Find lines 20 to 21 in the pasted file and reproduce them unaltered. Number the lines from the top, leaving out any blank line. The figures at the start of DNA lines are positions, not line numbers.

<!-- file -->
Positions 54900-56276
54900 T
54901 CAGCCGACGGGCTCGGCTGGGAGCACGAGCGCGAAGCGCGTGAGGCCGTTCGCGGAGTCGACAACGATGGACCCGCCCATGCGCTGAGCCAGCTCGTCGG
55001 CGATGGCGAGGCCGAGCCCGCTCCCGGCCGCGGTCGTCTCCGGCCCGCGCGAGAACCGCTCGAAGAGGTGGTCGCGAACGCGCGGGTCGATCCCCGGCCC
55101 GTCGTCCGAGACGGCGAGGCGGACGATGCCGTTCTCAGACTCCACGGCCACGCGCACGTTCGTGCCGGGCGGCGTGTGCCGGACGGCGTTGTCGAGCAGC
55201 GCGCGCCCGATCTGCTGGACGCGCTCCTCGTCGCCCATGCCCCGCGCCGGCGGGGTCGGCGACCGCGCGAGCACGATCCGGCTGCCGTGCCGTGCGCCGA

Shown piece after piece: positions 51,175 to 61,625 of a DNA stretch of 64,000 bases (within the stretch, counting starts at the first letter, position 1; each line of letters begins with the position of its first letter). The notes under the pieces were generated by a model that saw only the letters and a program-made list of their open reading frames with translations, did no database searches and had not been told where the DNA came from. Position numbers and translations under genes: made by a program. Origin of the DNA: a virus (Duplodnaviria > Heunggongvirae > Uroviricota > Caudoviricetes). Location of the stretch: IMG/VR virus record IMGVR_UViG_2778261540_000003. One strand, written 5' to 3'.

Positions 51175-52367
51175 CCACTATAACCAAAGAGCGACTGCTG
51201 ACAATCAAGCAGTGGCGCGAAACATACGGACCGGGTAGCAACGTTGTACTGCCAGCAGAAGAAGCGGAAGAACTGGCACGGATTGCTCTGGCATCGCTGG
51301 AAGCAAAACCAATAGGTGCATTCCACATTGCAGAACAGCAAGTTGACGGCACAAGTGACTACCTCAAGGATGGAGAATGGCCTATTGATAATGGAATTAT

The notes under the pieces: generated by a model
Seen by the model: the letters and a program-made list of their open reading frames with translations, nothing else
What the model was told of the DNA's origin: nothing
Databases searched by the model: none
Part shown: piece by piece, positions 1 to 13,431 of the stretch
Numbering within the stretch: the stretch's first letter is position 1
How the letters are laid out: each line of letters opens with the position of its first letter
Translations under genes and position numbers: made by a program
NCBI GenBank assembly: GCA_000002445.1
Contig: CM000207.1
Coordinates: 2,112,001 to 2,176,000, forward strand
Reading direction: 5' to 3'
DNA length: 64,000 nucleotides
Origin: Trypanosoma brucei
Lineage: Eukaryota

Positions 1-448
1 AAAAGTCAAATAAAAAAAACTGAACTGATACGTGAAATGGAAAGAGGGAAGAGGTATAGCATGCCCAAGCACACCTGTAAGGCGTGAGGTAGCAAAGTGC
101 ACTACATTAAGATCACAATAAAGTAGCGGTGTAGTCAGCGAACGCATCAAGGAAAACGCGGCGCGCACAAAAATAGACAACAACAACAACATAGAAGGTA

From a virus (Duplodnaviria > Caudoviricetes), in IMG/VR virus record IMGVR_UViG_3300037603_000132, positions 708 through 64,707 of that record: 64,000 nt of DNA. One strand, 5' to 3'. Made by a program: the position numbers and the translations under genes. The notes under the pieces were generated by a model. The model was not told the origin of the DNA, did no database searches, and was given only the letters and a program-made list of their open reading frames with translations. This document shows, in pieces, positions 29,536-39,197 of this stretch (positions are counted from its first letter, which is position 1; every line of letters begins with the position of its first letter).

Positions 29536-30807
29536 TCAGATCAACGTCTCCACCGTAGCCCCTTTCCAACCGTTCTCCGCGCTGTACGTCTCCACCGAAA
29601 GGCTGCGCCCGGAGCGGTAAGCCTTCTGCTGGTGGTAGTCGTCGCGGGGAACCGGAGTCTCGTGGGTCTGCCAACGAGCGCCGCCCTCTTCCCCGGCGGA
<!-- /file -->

NCBI GenBank assembly: GCA_000002445.1
Contig: CM000207.1